Objective A global consensus meeting was held to review current evidence and knowledge gaps and propose collaborative studies on population-wide screening and eradication of Helicobacter pylori for prevention of gastric cancer (GC).
Methods 28 experts from 11 countries reviewed the evidence and modified the statements using the Delphi method, with consensus level predefined as ≥80% of agreement on each statement. The Grading of Recommendation Assessment, Development and Evaluation (GRADE) approach was followed.
Results Consensus was reached in 26 statements. At an individual level, eradication of H. pylori reduces the risk of GC in asymptomatic subjects and is recommended unless there are competing considerations. In cohorts of vulnerable subjects (eg, first-degree relatives of patients with GC), a screen-and-treat strategy is also beneficial. H. pylori eradication in patients with early GC after curative endoscopic resection reduces the risk of metachronous cancer and calls for a re-examination on the hypothesis of ‘the point of no return’. At the general population level, the strategy of screen-and-treat for H. pylori infection is most cost-effective in young adults in regions with a high incidence of GC and is recommended preferably before the development of atrophic gastritis and intestinal metaplasia. However, such a strategy may still be effective in people aged over 50, and may be integrated or included into national healthcare priorities, such as colorectal cancer screening programmes, to optimise the resources. Reliable locally effective regimens based on the principles of antibiotic stewardship are recommended. Subjects at higher risk of GC, such as those with advanced gastric atrophy or intestinal metaplasia, should receive surveillance endoscopy after eradication of H. pylori.
Conclusion Evidence supports the proposal that eradication therapy should be offered to all individuals infected with H. pylori. Vulnerable subjects should be tested, and treated if the test is positive. Mass screening and eradication of H. pylori should be considered in populations at higher risk of GC.
- helicobacter pylori
- gastric cancer
- cancer prevention
- helicobacter pylori - treatment
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DYG, M-SW and EME-O are joint senior authors.
J-ML and PM contributed equally.
Contributors Drafts of clinical questions (CQs) about each topic were prepared by J-ML and were further revised by core members (PM, Y-CL, DYG, EME-O and M-SW). Faculty members (J-ML, Y-CL, B-SS, H-CC, KG-Y, W-LC, M-JC, T-HC, C-CC, C-YW, P-IH and M-SW) were assigned to perform systematic review of CQs 1 to 4 and to prepare the statements, which were edited in the first steering committee. The revised draft statements were further edited by moderates and core members (J-ML, PM, Y-CL, B-SS, DYG, EME-O and M-SW). Faculty members (J-ML, Y-CL, B-SS, H-CC, KG-Y, W-LC, M-JC, T-HC, C-CC, C-YW, P-IH and M-SW) drafted the comments after the consensus meeting. J-ML drafted the article, which was critically revised by co-first author PM and three senior authors, DYG, M-SW and EME-O. All authors commented on drafts and approved the final version. All authors had full access to the data and participated in the decision to submit for publication.
Funding The study was funded by the National Taiwan University Hospital (grant number: NTUH 107-P05; 109-P03), the Ministry of Science and Technology, Executive Yuan, ROC, Taiwan (grant number: TCTC 108-2321-B-002 -040 - and MOST 108-2314-B-002 -187, 108-2314-B-002 -209 -), the Ministry of Health and Welfare of Taiwan (grant number: MOHW107-TDU-B-211-123002, MOHW108-CDC-C-114-112102), the “Center of Precision Medicine” from The Featured Areas Research Center Program within the framework of the Higher Education Sprout Project by the Ministry of Education (MOE) in Taiwan (grant number: NTU-107L9014-1), the Liver Disease Prevention & Treatment Research Foundation, Taiwan, and the Gastroenterological Society of Taiwan (GEST). The GEST received funding from the Takeda Taiwan Co. Ltd (APTC-01), the Eisai Co. Ltd, the Swiss Pharmaceutical Co. (APTC-02), Ltd, the Panion & BF Biotech Inc. (APTC-03), and the Harvester Trading Co. LTD (APTC-04). for the 10th Asian Pacific Topic Conference. DYG is supported in part by the Office of Research and Development Medical Research Service Department of Veterans Affairs, Public Health Service grant DK56338 which funds the Texas Medical Center Digestive Diseases Center. EME-O is funded by grants from the Australian Federal Government to the St George and Sutherland Medical Research Foundation. The funding source had no role in study design, data collection, analysis or interpretation, report writing or the decision to submit this paper for publication.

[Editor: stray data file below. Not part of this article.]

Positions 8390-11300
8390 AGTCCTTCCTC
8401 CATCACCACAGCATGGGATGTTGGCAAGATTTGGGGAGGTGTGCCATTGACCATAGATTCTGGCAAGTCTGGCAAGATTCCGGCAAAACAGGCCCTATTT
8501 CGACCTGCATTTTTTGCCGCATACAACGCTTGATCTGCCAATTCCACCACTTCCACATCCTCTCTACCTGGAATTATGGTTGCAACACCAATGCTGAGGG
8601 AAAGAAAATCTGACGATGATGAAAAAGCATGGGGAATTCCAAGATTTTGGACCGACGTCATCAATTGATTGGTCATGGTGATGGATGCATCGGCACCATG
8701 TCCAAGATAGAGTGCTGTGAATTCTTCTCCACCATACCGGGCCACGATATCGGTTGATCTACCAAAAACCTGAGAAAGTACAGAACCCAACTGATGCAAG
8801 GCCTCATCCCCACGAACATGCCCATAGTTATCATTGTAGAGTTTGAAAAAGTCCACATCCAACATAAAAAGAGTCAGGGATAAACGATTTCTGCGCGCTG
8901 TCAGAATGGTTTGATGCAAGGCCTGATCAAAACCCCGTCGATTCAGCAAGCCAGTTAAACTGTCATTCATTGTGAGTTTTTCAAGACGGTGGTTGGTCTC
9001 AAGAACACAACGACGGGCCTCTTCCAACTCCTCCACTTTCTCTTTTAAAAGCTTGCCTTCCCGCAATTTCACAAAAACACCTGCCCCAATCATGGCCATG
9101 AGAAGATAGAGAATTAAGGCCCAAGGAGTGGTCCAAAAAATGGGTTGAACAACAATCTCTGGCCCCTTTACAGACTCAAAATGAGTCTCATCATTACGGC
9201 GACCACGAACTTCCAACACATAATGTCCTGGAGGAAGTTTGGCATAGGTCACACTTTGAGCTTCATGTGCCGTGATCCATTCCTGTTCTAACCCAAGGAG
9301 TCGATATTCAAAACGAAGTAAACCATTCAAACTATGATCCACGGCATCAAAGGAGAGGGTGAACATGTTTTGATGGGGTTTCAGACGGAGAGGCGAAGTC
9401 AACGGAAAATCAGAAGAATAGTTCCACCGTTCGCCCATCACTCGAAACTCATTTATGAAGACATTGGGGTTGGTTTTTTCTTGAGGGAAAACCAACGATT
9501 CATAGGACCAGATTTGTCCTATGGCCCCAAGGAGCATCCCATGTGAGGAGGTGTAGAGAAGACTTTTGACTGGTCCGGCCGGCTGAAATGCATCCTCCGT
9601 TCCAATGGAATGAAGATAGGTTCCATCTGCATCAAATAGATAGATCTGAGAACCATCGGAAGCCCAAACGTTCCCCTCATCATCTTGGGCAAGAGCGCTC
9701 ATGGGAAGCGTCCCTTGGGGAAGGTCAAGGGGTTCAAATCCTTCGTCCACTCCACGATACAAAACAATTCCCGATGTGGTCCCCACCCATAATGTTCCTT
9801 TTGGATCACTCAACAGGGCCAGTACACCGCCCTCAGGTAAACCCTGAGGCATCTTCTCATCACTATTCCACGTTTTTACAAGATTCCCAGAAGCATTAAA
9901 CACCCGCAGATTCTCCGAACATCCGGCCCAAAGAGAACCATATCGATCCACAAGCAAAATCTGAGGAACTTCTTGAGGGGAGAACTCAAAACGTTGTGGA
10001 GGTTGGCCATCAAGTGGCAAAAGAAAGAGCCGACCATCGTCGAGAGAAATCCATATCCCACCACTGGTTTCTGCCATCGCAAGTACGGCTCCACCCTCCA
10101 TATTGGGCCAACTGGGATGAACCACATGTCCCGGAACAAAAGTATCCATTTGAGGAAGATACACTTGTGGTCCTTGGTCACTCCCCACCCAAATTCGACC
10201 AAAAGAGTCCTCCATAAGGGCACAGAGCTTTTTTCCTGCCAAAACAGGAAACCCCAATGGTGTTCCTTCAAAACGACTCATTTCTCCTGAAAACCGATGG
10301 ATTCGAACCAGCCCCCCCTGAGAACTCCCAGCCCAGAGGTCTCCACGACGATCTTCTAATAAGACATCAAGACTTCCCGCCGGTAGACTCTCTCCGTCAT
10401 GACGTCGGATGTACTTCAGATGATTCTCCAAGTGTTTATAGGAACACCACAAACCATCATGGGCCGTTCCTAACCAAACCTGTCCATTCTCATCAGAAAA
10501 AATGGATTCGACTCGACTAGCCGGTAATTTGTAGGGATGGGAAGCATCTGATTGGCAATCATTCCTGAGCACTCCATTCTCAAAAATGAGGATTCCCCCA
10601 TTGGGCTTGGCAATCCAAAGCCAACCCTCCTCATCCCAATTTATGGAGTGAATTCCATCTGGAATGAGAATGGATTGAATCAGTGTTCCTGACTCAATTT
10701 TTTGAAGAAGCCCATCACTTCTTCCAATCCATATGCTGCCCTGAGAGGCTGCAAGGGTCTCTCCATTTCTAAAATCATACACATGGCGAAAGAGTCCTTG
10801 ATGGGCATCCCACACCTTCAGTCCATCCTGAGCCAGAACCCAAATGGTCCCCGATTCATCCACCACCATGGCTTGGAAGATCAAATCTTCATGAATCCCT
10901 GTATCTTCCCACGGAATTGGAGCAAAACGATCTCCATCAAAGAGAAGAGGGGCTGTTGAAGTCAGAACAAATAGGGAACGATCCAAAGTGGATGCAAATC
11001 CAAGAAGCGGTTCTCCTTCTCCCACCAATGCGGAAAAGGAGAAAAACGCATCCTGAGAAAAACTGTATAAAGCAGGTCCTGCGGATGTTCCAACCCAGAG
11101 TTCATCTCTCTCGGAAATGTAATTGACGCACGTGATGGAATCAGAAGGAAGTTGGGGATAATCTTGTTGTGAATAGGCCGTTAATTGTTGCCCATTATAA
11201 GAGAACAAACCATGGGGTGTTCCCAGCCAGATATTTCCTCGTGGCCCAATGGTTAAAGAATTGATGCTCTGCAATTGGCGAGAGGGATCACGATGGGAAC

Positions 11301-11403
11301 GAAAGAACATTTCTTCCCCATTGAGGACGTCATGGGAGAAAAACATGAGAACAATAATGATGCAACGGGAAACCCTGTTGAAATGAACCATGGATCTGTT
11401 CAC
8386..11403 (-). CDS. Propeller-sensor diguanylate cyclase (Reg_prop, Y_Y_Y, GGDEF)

Competing interests J-ML reports receiving lecture fees from Takeda Pharmaceuticals (Taiwan) and Abbott Laboratories. PM reports receiving advisory and lecture fees from Bayer, Mayoly Spindler and Nordmark. DYG is a consultant for RedHill Biopharma and Phathom Pharmaceuticals regarding novel H. pylori therapies and has received research support for culture of Helicobacter pylori.
Patient and public involvement Patients and/or the public were not involved in the design, or conduct, or reporting, or dissemination plans of this research.
Patient consent for publication Not required.
Provenance and peer review Not commissioned; externally peer reviewed.
Data availability statement All data relevant to the study are included in the article or uploaded as supplementary information.
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